⚠️ Complications of high blood pressure include increased risks for preeclampsia/eclampsia/stroke for the mother and preterm delivery for the baby⁠

📖 As with most medications in pregnancy, antihypertensives have not been evaluated in robust randomized controlled trials. Check out the post for the preferred anti-hypertensive drugs used in pregnancy. ⁠

⭐ Methyldopa is recommended first-line due to its proven safe and effective use in pregnancy due to its long history of safety in pregnancy but its use in clinical practice may be less due to adverse reactions (e.g., fatigue, dizziness).⁠


Aminoglycosides – ‘The 3 Amigos’⁠

⭐ AMINOglycosides are antibiotics comprised of AMINO acid sugars that are linked together. ⁠

3️⃣ The three most commonly used are (mnemonic: TAG): ⁠

Other agents include plazomicin, streptomycin, and neomycin. ⁠

⭐ They are used for serious infections caused by gram-negative bacteria such as complicated UTIs, sepsis, or intraabdominal infections. They can also be used in combination with other agents for infectious caused by gram-positive bacteria in endocarditis. ⁠

⭐ MOA: they kill bacteria by binding onto 30S ribosomal subunits inhibiting the bacteria’s ability to synthesize proteins, leading to cell death⁠

⭐ Other key facts to know:⁠
-Adverse effects include nephrotoxicity and ototoxicity⁠
-They are approximately 70-95% excreted renally⁠
-They are concentration-dependent bacterial killers, which means bacterial killing increases with rising drug concentrations⁠
-Monitor serum drug levels (troughs and peaks), serum creatinine, BUN, urine output, and hearing⁠.


🌟 The thyroid gland produces thyroid hormones (T3 and T4, with T3 being the more active form) that affect metabolism, brain development, respiration, cardiac, nervous system functions, body temperature, muscle strength skin dryness, and so much more!⁠⠀
👉🏻 HYPOthyroidism is a result of an UNDERactive thyroid vs. HYPERthyroidism is an OVERactive thyroid. ⁠⠀
👉🏻 Common causes of hypothyroidism: having low levels doesn’t feel good – HAIL⁠⠀
-Hashimoto’s disease⁠⠀
-Iodine deficiency/interferons⁠⠀
👉🏻To compensate for an UNDERactive thyroid, synthetic versions of thyroid hormones are administered. Levothyroxine is the drug of choice due to its once-daily dosing, low cost, and more uniform potency. ⁠⠀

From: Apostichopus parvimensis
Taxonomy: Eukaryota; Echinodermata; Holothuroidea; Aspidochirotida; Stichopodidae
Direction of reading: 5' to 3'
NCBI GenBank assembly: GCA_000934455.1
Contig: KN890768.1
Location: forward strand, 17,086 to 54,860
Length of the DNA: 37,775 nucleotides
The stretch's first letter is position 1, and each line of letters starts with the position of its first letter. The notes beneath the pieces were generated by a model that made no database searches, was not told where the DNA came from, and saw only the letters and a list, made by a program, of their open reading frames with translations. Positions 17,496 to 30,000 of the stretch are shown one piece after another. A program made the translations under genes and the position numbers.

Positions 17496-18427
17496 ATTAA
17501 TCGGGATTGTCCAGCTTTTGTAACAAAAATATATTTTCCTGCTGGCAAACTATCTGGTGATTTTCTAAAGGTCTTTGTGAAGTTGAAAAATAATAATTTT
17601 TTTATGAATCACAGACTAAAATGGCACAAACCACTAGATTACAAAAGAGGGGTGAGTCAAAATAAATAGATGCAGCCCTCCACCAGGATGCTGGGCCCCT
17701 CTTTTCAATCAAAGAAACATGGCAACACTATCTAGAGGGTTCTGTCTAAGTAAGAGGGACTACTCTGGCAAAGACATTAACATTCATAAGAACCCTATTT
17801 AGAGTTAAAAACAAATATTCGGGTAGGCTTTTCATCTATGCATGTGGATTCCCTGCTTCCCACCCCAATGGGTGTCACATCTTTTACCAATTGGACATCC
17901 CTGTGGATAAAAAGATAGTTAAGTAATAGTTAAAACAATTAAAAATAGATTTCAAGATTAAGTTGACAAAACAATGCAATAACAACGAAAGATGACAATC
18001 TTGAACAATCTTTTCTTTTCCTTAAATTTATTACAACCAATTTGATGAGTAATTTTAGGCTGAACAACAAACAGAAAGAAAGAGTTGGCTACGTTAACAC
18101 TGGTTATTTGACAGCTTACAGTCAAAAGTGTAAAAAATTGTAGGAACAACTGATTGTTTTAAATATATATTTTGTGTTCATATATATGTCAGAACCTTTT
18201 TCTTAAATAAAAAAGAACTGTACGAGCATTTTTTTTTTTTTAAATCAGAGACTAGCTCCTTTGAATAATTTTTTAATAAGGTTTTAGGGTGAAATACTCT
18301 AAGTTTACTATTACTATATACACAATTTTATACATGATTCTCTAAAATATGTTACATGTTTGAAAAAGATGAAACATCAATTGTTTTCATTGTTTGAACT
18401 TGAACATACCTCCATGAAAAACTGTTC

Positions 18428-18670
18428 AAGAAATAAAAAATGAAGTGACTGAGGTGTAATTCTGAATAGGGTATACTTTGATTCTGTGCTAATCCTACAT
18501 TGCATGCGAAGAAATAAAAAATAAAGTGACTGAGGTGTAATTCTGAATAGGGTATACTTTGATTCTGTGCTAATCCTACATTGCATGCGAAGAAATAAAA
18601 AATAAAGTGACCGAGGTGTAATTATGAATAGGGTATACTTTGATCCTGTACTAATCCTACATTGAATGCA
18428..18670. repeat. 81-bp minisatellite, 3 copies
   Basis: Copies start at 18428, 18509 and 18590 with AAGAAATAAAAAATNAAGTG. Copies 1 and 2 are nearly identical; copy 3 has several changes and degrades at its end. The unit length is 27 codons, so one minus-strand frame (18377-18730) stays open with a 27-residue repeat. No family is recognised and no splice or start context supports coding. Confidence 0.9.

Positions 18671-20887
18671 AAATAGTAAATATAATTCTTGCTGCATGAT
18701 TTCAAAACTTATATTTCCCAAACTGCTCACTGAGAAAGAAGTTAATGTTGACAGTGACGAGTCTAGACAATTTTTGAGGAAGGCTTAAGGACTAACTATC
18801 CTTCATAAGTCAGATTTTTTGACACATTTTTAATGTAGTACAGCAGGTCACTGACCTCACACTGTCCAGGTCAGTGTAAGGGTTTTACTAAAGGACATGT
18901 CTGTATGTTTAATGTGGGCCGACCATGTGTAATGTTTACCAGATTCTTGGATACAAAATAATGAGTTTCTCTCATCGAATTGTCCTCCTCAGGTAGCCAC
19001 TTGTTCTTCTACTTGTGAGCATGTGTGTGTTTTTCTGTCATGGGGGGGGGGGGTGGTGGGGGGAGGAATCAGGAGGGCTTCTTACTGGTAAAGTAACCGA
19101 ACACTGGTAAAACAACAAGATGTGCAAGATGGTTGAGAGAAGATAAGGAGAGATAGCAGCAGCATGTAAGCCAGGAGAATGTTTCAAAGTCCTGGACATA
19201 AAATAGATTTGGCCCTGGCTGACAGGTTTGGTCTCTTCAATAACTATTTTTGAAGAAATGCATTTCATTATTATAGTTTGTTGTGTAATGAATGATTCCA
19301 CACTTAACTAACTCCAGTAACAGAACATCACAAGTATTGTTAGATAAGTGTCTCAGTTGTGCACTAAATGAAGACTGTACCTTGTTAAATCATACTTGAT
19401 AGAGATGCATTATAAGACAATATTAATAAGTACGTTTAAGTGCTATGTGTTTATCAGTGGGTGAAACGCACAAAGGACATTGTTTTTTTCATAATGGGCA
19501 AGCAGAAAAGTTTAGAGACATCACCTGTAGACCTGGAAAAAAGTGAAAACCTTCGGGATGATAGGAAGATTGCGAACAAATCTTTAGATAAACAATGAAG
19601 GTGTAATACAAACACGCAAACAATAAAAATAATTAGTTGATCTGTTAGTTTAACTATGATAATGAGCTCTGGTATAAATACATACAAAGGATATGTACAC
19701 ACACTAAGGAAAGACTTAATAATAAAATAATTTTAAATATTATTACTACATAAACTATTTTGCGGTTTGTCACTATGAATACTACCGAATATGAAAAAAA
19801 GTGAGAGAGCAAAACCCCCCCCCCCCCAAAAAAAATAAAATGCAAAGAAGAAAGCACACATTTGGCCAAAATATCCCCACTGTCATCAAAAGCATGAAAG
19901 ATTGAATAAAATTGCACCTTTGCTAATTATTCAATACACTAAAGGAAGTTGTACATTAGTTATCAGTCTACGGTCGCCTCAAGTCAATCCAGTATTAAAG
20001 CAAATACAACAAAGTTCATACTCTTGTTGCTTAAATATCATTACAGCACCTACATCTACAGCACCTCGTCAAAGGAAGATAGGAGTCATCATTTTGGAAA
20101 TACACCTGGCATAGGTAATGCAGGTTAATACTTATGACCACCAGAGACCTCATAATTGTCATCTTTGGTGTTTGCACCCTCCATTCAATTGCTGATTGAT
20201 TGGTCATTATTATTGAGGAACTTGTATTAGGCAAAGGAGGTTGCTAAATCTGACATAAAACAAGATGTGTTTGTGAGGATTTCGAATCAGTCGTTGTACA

⭐Test your knowledge and check your answers on the second slide.

🚶🏻Think of pharmacokinetics (PK) as the drug’s journey into, through, and out of the body. This journey passes through four phases that can be remembered using the mnemonic ADME or “add me”. ⠀

-Absorption: the process of the intake of the drug into the body⠀
-Distribution: the process of the dispersion of the drug into the bloodstream and tissues⠀
-Metabolism: the process of the parent compounding into daughter metabolites⠀
-Excretion: the process of eliminating the drug from the body⠀

🗻 This journey varies depending on patient-specific factors such as renal function, sex, age, and genetics. All of these factors can affect the drug’s half-life, rate of elimination, and distribution and subsequently lead to toxicity or therapeutic failure. Knowledge of pharmacokinetics can assist with adjusting doses correctly especially in drugs that require therapeutic drug monitoring. ⠀

☝🏻 Additionally, drugs go through different processes of metabolism and elimination called first-order and zero-order kinetics. The biggest difference is that zero-order kinetics undergo constant elimination regardless of the plasma concentration while first-order kinetics depends on concentration. A good analogy is relating the concentration of drug to cake: 🎂⠀

-Regardless of how big of a cake you are served, you can only eat one bite (a certain amount) at a time, that’s zero-order kinetics (15 mg/hr)⠀
-With first-order kinetics, you suddenly can eat portions of the cake at a time so the bigger the cake the bigger the portion of cake you can eat (eliminate) at a time (50%/hr)⠀

Calcium Channel Blockers⁠

💊 Calcium channel blockers (CCBs) are used in the treatment of many cardiovascular conditions including hypertension and angina so needless to say they easily make the top 200 drugs prescribed.⁠⠀
👉🏻 They are divided into subclasses, non-dihydropyridines, and dihydropyridines and differ by their pharmacokinetic properties, clinical uses, response, and selectivity. ⁠⠀
👉🏻 Dihydropyridine CCBs end in the suffix ‘-ine’: ⁠⠀
👉🏻 Non-dihydropyridine CCBs don’t end in the suffix ‘-ine’ hinted by the name of the subclass, NOn-dihydropyridINE:⁠⠀

Antibiotic Mechanism of Actions⁠⠀ ⁠⠀

⭐ There are 5 basic antibiotic mechanisms of action against bacteria: ⁠⠀
1) Inhibition of cell wall synthesis⁠⠀
2) Alteration of cell membranes⁠⠀
3) Inhibition of protein synthesis ⁠⠀
4) Inhibition of nucleic acid (DNA/RNA) synthesis ⁠⠀
5) Inhibition of folic acid synthesis ⁠⠀
‼️ Due to increasing resistance to these antibiotics and their mechanisms, developing new antimicrobials and understanding their mechanisms of action are important. ⁠⠀

 If you’re looking to learn more, check out our Youtube video for a full review!